On Friday 6th April at 11am I set out on the hardest physical challenge of my life. I will attempt to run 100 miles in 24 hours from Eyemouth to Tynemouth (down the east coast of Northumberland).
When I tell people that this is my plan they tend to look at me with a slightly confused expression, followed by the obvious question: why the hell would you do that to yourself? To me the answer is simple and can be explained by my beautiful son Sebastian.
On January 11th 2009 our son Seb entered the world, to the joy of his Mummy & Daddy. Unfortunately 16 hours after he was born we were told the earth shattering news, that Seb had a Congenital Heart Defect called Tetralogy of Fallot; left untreated would mean he wouldn’t reach his 2nd birthday! At just 4 months old Seb underwent over 6 hours of open heart surgery and spent the following month scaring his Mummy & Daddy half to death during a very tricky recovery period in Hospital. Now at the age of 3, Seb is the happiest and most loving little boy you could hope to meet; although he will require further major surgery in the future, all is well at present.
The fact that Seb’s health is so good is testament to the amazing skills of the surgical and medical team at the Children’s Heart Unit at the Freeman Hospital in Newcastle. As 1 of only 2 units in the UK that perform heart transplants on children, the Freeman represents a medical unit that are setting new standards in the treatment of the most poorly heart children and literally saving lives every day.
So how the hell do you say thank you to the people that saved your child’s life? You dedicate your life to raising money and awareness so they never run out of money and are therefore able to continue performing miracles on our little superhero’s. This is what my wife and I have done, and will continue to do for as long as we have the energy to.
To return to the original reaction when I tell people about my 100 mile run, the answer probably seems a little more straight forward. In an age where money is tight and the number of wonderful charity’s out there asking for our cash seems to be growing by the day; simple fundraising events are not always enough. Sometimes you have to put something on the table that expresses quite how important this thing is; which is what hopefully I have done with this challenge.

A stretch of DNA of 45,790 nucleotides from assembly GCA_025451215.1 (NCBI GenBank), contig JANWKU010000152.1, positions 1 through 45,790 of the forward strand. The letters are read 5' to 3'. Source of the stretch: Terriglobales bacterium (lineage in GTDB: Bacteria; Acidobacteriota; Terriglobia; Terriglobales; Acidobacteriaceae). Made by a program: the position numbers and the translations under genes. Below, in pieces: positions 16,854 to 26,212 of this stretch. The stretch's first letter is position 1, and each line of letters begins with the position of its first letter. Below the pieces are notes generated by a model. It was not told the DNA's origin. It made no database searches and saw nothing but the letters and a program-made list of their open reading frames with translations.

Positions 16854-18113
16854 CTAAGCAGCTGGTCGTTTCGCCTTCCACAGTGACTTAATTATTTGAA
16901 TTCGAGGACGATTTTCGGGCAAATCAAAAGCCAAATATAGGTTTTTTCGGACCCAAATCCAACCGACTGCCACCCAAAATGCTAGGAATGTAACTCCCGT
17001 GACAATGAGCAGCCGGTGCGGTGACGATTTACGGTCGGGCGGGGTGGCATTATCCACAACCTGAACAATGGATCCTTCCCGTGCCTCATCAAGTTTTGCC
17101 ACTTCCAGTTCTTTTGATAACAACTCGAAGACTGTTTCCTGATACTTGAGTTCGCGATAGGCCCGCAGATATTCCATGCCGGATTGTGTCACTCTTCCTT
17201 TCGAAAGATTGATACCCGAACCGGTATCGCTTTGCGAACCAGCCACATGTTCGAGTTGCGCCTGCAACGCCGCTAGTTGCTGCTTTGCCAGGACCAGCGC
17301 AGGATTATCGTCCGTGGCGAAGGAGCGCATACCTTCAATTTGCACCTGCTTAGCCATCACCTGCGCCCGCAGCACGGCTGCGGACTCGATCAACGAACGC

I understand that the 100 mile run represents not only the hardest physical challenge I have ever taken on, but also the most demanding psychologically and emotionally. It will force me to search inside myself far deeper than ever before and probably take me to emotional places that are quite dark. However let me assure you of one thing; I will finish it! The reason I will finish it is because of Seb and all the other heart children. The pain I will endure during the training and the run itself are insignificant when compared to what Seb suffered after his surgery. So when things get tough and I feel like I can’t go on; I will remember the long hours when Seb lay in Intensive Care, with more tubes and wires than seem possible for one so small. I will remember the 6 hours when Nadine and I had to distract ourselves whilst he was on the operating table, and I will remember the day that we thought we might lose him (pictured). Then I will put my head down, wipe away the tears and carry on; because it is all I can do.
Thank you for taking the time to read my story and I hope you will support me in any way possible on April 6th and 7th as I make my way down the Northumberland coast.
Please visit our website at www.Seb4chuf.org.uk and follow us on Twitter http://www.twitter.com/Seb4chuf To donate simply text ‘CHUF99’ to 70070 and enter 1, 2, 3, 5 or 10 for the amount you wish to donate.
ive had the pleasure last year of meeting the gorgeous seb
pleasure to meet such a lovely family (shellybobbins stood here with seb & seb's daddy last year in carlisle)Thank you for being a guest on my blog and raising awareness, good luck Ivan we know you can do it !!
Love Shellybobbins xxxx